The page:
Vijay Kurkal serves as the Chief Executive Officer for Resolve where he oversees the strategic growth of the company as it helps maximize the potential of AIOps and IT automation in enterprises around the world. Vijay has a long history in the tech industry, having spent the last 20 years working with numerous software and hardware companies that have run the gamut from mainframe to bleeding-edge, emerging tech. Before joining Resolve, he held leadership positions at IBM, VMware, Bain & Company, and Insight Partners.

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Guest Commentary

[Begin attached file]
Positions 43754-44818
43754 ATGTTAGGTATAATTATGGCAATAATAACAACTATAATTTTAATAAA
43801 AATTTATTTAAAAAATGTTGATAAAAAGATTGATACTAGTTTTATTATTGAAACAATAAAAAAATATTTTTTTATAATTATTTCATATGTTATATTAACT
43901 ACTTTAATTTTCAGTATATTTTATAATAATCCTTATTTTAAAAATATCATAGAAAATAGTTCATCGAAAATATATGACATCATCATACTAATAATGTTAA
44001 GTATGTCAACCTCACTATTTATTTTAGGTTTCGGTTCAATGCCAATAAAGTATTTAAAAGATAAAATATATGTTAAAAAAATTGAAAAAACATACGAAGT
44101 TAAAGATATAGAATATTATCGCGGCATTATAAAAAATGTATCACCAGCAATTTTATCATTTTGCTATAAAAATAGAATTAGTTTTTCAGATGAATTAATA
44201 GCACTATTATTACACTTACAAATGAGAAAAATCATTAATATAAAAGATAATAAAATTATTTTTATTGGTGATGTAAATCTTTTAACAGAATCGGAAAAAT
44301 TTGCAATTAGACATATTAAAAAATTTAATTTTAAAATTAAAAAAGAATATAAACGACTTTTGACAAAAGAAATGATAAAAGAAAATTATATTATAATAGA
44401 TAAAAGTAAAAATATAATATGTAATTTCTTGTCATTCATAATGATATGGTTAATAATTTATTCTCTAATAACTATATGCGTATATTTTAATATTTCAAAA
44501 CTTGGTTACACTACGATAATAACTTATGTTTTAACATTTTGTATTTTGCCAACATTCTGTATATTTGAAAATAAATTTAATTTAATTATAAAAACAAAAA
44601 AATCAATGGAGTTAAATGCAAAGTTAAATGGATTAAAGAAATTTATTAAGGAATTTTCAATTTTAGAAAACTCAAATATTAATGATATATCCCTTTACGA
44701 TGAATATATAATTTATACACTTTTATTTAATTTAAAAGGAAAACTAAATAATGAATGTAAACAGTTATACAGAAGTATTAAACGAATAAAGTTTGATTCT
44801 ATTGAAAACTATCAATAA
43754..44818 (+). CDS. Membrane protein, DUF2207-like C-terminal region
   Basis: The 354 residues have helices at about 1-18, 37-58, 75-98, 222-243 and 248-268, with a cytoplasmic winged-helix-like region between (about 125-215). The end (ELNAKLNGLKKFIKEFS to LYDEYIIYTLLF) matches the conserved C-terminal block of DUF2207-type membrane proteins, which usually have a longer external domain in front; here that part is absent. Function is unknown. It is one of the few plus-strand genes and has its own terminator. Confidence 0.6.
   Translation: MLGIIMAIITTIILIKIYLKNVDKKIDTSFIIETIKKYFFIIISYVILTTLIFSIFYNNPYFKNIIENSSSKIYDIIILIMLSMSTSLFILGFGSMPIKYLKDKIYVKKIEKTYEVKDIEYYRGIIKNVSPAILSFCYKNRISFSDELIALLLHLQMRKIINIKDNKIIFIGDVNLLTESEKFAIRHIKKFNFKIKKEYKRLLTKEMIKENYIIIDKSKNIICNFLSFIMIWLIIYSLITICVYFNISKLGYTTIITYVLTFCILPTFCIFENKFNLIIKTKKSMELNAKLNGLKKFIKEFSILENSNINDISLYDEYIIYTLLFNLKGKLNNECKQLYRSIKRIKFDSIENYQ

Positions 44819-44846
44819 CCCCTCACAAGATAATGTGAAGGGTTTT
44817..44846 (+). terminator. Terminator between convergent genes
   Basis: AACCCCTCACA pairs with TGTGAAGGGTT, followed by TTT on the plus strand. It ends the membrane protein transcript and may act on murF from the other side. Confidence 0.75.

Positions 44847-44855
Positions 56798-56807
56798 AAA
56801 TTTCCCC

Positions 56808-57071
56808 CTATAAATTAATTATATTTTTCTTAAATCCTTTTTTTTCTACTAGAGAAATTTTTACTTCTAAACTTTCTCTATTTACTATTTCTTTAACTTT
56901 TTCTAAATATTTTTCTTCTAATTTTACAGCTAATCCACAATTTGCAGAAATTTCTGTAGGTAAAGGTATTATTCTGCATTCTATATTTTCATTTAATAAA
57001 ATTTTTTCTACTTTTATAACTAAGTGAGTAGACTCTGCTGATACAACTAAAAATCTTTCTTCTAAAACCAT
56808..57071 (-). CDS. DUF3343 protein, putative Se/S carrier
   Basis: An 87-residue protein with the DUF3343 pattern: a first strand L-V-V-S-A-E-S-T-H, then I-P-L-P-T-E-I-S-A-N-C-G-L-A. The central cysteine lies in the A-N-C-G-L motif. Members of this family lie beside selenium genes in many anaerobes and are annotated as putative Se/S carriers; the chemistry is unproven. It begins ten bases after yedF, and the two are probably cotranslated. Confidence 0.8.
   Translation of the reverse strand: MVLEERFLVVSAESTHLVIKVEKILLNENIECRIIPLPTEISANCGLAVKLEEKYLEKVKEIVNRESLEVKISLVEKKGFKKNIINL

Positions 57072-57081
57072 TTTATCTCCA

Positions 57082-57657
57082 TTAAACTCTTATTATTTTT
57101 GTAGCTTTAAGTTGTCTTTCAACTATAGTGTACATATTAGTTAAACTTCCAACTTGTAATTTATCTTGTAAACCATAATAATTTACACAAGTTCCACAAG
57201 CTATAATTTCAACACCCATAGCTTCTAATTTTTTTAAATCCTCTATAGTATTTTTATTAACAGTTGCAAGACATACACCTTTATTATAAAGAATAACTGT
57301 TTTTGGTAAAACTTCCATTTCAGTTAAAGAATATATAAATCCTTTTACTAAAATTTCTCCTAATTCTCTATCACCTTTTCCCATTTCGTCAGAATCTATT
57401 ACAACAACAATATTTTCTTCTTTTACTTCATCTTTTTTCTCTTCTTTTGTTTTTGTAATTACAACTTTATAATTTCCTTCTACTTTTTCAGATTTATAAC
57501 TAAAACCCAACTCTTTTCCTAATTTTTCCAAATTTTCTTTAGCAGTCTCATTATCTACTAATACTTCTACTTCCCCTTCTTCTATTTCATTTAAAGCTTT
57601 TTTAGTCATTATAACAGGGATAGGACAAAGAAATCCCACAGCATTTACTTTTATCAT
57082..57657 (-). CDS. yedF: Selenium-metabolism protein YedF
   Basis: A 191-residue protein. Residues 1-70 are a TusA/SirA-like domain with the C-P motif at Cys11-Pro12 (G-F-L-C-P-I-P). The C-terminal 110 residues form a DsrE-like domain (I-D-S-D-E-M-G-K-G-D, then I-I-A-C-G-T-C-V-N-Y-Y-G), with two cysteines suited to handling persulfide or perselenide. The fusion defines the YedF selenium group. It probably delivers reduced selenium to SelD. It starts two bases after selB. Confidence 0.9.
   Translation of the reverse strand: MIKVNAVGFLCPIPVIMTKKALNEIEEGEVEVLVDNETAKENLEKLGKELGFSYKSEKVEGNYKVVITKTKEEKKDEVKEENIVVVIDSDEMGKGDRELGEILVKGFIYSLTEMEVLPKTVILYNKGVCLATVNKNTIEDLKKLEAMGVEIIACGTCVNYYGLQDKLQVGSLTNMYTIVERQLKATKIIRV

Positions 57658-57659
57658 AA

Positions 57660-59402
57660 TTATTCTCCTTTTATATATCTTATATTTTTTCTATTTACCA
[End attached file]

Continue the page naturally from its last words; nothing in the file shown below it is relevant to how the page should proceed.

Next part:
Guest Commentary

The InformationWeek community brings together IT practitioners and industry experts with IT advice, education, and opinions. We strive to highlight technology executives and subject matter experts and use their knowledge and experiences to help our audience of IT professionals in a meaningful way. We publish Guest Commentaries from IT practitioners, industry analysts, technology evangelists, and researchers in the field. We are focusing on four main topics: cloud computing; DevOps; data and analytics; and IT leadership and career development. We aim to offer objective, practical advice to our audience on those topics from people who have deep experience in these topics and know the ropes. Guest Commentaries must be vendor neutral. We don't publish articles that promote the writer's company or product.